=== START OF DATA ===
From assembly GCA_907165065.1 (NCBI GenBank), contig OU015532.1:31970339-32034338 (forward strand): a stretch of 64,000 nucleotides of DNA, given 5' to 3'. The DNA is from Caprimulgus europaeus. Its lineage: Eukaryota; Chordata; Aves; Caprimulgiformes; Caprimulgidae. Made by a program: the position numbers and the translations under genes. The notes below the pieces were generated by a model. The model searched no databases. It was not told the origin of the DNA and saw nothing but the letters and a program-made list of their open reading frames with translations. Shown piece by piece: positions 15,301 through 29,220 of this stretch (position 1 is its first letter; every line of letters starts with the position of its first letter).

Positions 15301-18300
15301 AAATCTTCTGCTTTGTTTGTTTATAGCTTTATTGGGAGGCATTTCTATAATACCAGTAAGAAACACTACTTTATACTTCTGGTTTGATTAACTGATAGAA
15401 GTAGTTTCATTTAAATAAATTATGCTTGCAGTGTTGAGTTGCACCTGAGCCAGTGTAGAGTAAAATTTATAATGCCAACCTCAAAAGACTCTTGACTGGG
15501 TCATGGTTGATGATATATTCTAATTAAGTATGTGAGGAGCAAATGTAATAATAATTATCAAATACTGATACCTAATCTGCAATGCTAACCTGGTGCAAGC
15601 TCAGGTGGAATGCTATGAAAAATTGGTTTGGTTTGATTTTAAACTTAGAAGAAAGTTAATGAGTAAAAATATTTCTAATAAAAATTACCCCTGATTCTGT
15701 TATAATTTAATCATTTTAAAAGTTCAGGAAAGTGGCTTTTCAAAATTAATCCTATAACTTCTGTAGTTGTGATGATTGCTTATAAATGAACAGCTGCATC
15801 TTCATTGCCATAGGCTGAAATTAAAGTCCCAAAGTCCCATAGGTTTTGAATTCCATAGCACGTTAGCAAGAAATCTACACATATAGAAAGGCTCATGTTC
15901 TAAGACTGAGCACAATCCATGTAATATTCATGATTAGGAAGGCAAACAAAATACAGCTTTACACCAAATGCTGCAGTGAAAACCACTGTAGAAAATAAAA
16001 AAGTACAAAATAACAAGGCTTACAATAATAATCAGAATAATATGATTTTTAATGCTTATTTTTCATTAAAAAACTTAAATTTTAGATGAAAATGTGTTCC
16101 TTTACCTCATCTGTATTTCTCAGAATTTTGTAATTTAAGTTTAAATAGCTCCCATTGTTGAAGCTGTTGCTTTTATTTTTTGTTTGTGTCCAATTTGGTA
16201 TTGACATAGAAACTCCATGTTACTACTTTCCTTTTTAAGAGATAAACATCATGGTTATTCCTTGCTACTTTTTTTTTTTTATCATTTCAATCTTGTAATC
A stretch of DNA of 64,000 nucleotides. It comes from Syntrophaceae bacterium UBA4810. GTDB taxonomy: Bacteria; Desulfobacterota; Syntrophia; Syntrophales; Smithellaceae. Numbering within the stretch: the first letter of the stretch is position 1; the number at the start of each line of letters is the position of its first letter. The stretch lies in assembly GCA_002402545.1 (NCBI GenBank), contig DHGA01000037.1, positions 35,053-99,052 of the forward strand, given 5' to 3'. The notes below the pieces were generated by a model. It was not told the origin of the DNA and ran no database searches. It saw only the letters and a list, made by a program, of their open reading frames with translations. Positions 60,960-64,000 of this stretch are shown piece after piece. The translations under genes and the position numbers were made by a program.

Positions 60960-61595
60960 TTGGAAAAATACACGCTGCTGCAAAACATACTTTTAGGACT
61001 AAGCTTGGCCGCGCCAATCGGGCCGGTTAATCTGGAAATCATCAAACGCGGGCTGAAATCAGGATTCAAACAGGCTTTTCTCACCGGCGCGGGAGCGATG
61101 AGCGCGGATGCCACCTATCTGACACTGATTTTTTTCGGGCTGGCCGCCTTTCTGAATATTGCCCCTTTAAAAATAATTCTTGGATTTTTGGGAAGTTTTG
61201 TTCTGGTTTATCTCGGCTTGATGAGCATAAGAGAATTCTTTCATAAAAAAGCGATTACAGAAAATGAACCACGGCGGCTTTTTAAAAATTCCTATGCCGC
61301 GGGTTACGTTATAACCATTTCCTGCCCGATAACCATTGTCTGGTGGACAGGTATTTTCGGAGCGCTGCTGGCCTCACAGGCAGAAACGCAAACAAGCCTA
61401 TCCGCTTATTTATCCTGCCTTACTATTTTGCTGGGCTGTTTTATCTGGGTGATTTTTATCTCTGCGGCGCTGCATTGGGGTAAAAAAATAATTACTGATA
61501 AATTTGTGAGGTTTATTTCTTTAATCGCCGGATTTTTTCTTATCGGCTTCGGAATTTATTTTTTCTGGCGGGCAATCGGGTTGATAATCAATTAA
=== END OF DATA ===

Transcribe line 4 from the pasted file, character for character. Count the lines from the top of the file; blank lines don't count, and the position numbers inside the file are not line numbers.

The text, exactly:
15401 GTAGTTTCATTTAAATAAATTATGCTTGCAGTGTTGAGTTGCACCTGAGCCAGTGTAGAGTAAAATTTATAATGCCAACCTCAAAAGACTCTTGACTGGG